Intrauterine Growth Restriction (IUGR)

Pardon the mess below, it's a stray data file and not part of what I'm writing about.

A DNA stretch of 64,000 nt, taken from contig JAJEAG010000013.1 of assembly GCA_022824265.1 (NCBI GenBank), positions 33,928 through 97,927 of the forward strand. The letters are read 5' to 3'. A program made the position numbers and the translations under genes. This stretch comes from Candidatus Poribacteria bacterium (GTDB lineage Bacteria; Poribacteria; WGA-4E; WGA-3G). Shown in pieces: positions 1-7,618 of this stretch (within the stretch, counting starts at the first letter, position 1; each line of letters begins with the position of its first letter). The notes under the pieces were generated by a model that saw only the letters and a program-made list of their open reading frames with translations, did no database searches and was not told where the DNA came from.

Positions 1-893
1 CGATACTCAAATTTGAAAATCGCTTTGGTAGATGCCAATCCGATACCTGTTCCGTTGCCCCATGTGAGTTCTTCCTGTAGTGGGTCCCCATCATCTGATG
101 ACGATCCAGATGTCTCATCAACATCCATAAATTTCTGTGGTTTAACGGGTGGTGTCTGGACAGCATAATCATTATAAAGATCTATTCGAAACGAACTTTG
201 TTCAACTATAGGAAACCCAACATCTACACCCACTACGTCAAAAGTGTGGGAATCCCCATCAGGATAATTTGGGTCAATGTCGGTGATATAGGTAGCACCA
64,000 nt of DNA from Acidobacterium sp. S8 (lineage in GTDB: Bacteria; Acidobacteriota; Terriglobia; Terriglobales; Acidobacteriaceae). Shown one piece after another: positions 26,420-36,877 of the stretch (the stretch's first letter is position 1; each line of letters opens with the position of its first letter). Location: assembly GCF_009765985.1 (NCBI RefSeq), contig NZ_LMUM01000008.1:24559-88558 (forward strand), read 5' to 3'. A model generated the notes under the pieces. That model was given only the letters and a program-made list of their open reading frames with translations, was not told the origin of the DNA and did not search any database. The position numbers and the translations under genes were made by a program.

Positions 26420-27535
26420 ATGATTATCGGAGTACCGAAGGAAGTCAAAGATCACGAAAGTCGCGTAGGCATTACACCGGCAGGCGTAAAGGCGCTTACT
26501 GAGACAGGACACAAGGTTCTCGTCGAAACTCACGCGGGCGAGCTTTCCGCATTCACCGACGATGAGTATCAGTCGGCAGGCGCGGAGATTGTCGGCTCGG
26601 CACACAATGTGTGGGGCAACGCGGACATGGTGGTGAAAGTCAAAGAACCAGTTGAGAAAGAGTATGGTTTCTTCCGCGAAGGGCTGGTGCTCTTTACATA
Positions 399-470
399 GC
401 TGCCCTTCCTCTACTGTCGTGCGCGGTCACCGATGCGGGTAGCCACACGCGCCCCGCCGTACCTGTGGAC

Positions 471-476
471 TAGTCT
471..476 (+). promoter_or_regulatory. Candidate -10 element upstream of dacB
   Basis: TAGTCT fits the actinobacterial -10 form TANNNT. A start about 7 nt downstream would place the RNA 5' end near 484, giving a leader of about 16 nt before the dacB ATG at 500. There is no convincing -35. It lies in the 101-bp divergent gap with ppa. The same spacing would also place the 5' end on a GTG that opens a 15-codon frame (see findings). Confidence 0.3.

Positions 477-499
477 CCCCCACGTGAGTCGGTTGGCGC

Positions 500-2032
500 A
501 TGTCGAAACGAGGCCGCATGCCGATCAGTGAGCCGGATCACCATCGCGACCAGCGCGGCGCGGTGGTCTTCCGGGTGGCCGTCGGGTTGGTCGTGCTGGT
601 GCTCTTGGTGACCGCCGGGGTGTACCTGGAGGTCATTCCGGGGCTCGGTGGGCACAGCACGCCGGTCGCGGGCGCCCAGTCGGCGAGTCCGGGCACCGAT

During a normal pregnancy, the baby grows at a certain rate, with most of the final weight growth happening in the latter part of the pregnancy. During regular check-ups, the physician should monitor the relation of the mother’s weight gain to the size of the uterus to confirm the average growth of the baby. If there are any issues with determining the baby’s size, the physician should use ultrasound to assess the size and weight of the baby more accurately. The ultrasound should help determine if the growth rate is normal or abnormal. A diagnosis of intrauterine growth restriction (IUGR) is made when the baby’s growth is abnormal. While many small babies can be delivered without long-term consequences or any other problems, smaller than average babies usually will have a smaller than normal placenta. As a result, babies that are smaller than average are often unable to withstand the pressure of the delivery. When the baby is diagnosed with IUGR, the physician should consider a cesarean section to prevent hypoxia or other injuries that will have life-long consequences for the baby and the family. 

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